by Gilbert Wesley Purdy.
The Feast: Prose Poem Sequences by Walter Bargen.
Kansas City: BkMk Press, 2004.
115 pages. $13.95 paper. ISBN 1-886157-39-1.
Walter Bargen often takes on the persona of the biblical Jonah in his volume of prose poems, The Feast:
No one notices even on days when he stands in the cashier's line at Wal-Mart, holding a water-filled plastic bag with bright swimming things[,] that he is a man who lives inside a fish. Actually, he lives in a house he carved out of the inside of a living fish.
Not only are the Jonah poems consistently the better in the volume but they give it a narrative coherence that is not common.
It is not clear whether Bargen is aware of the Jungian psychological literature pertaining to the old prophet inside of his fish. In the words of Jung himself:
The golden haze of childhood memories arises not so much from the objective facts as from the admixture of magical images which are more intuited than actually conscious. The parable of Jonah who was swallowed by the whale reproduces the situation exactly.... The 'mystery' he beholds represents the stock of primordial images which everybody brings with him as his human birthright, the sum total of inborn forms particular to the instincts. I have called this 'potential' psyche the collective unconscious.
This is a volume to prove the point. It contains all the adaptable honesty of crisis, the effluvial dissonance of neurosis. There is a general sense of oppressiveness, living inside of a fish:
If it was years ago, then the tide has continued to rise and he's now awash in a cataclysmic flood, on his last gasp, treading water.
It is an oppressiveness shot through with ironic flashes of enlightenment:
He knows that it is only those of us who can't swim who will save ourselves.
Again, in the words of Jung:
Regression carried to its logical conclusion means a linking back with the world of natural instincts, which in its formal or ideal aspect is a kind of prima materia. If this prima materia can be assimilated by the conscious mind it will bring about a reactivation and reorganization of its contents. But if the conscious mind proves incapable of assimilating the new contents pouring in from the unconscious, then a dangerous situation arises in which they keep their original, chaotic, and archaic form and consequently disrupt the unity of consciousness.
Bargen describes this experience from the inside. While he is clearly in command of his material, it is not so clear that the command comes simply from reading psychological literature. Between a psychological text and a contemporary quotidian description of regression to extreme neurosis there yawns an immense chasm. The innumerable small details that span that chasm are well portrayed throughout the Jonah poems.
What Jonah does not give us is a denouement. There is no coming out the other side. He remains in his fish and there is no indication that he will ever emerge from it. He has himself and what he imagines to be his wife, Jessie. At least in his mind, they go on much like a perverse variation on William and Catherine Blake. They, too, live deep within a crumbling world of symbols and apparitions, however much their apparitions are more tortured, those symbols no longer coherent.
It might be expected that the poems which don't address Jonah's experience would be pale in comparison and they are. Several shorter sequences are interspersed throughout The Feast. The poems that compose them never approach the level of the Jonah poems for more than a few lines. They are more obviously literary. Occasionally, they are highly suspect.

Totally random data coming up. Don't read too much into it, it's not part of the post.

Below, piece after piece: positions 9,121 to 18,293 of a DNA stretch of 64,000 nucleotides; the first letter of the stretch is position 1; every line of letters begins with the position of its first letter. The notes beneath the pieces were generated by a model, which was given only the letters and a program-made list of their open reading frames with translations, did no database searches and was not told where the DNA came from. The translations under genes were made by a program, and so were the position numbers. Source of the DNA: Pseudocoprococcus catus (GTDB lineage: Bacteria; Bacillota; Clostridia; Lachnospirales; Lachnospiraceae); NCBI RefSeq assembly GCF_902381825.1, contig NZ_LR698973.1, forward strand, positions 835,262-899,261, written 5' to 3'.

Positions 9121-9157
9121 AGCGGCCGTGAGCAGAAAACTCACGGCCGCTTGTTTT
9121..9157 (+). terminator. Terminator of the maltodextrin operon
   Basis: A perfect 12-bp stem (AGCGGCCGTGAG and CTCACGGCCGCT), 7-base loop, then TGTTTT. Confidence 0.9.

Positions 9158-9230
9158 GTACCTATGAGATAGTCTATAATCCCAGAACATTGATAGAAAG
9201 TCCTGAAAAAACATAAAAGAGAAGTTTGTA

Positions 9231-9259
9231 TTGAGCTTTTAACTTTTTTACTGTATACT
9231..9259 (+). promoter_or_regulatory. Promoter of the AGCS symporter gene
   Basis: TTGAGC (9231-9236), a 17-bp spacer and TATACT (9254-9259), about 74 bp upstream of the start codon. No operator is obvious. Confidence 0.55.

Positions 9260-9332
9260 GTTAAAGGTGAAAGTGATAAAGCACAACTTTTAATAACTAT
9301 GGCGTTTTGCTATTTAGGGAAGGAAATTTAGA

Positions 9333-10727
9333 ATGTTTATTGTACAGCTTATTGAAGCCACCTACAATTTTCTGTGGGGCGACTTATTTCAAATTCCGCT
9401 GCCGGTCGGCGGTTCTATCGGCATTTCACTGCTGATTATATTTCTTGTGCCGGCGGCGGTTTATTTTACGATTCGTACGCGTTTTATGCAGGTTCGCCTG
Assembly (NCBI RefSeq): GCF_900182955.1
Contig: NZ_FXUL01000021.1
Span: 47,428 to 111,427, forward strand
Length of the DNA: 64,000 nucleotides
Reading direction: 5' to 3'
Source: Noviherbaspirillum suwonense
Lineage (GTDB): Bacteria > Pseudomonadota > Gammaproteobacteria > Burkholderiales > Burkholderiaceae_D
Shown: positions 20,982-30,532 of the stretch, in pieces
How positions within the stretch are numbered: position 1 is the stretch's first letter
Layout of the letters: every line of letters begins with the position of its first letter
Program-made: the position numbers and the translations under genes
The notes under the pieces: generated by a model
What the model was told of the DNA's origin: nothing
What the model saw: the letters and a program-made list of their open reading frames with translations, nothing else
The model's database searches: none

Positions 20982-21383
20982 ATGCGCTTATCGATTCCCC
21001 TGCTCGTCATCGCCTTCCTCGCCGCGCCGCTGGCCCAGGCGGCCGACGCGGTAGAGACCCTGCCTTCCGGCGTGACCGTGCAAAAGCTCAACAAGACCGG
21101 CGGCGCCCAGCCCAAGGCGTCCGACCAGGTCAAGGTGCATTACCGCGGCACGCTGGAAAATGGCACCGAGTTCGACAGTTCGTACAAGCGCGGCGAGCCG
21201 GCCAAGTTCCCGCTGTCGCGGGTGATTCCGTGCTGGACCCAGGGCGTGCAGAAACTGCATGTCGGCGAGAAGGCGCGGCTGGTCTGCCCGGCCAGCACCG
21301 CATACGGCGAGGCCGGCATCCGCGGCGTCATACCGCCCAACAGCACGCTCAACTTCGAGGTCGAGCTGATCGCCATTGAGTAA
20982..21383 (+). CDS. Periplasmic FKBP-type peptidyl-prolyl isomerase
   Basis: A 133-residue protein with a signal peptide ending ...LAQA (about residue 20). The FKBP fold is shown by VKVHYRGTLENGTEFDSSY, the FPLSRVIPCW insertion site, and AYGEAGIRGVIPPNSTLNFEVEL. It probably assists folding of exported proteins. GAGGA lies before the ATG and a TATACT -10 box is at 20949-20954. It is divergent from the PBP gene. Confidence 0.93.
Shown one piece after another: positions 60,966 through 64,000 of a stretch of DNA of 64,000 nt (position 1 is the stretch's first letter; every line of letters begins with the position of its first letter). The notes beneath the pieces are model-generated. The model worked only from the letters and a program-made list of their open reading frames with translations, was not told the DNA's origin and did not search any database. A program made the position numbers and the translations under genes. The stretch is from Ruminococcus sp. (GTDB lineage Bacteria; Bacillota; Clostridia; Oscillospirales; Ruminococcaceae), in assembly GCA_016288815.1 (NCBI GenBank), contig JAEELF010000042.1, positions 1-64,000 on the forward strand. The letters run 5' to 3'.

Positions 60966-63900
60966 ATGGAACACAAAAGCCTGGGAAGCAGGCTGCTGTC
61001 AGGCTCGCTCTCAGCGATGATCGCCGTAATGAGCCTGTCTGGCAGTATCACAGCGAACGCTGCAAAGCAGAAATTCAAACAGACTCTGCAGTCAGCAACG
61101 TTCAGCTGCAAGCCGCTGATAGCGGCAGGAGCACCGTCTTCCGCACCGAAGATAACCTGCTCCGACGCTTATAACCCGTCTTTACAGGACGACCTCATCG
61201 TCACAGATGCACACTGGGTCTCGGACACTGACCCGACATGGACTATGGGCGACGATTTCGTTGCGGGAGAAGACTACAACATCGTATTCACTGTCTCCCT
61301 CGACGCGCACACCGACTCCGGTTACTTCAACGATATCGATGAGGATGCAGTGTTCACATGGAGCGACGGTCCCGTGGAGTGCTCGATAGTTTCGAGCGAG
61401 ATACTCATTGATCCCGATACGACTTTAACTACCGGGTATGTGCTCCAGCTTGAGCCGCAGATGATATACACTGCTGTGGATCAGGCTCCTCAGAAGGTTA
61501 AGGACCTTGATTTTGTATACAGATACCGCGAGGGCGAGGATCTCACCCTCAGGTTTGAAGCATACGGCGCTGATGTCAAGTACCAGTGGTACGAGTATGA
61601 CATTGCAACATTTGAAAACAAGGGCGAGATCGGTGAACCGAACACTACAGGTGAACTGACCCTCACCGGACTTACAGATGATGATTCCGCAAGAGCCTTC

In the poem "Delphic Chicken," for one particularly egregious example, Socrates has asked Crito to satisfy his debt of a rooster to Asclepius. This refers to the well-known scene from The Phaedo, in which Socrates, who has drunk the hemlock, and is slowly growing cold, turns to his young disciple and says: "Crito, I owe a cock to Asclepius; will you remember to pay the debt?" Crito answers that the debt will be duly paid.
In Bargen's poem, Crito finds Asclepius getting drunk at a local pub, and, disgusted, releases the chicken. The poem imagines the fate of the chicken after its release. In the end, it becomes an oracle:
In Delphi the capitals at the tops of marble columns are scrolled chicken feathers.
All of this is blissfully uninformed of the fact that Asclepius was the Greek god of healing. The worshipper went to the temple of Asclepius to pray to be cured of some affliction. If he recovered from the illness, he sacrificed a chicken at the temple. (One prerequisite for being a priest of Asclepius must surely have been a taste for chicken.) Socrates, elegant to the last, was saying that life was an affliction and death the cure. He asked that a chicken be sacrificed to the god in thanks for his recovery.
While it may be said that there is room for more than one Socrates-chicken story, the original is so much more evolved, so much better, that "Delphic Chicken" suffers in comparison. The post-modern, anti-aesthetic aesthetic of the poem not only does not save it but is itself revealed as severely limited. The poem "Either/And," with its caricatures of Kierkegaard and Hegel, only barely avoids the same fate.
Walter Bargen's Jonah poems represent remarkable work on a theme that is rarely handled well. Alone they would perhaps have amounted to an exceptional volume of poetry. As it is, The Feast remains a volume well worth reading. Jonah is enigmatic, at risk, strangely familiar. Not only is he troubled, but his recognizable humanness argues convincingly that being troubled may be a viable response to such a world as ours.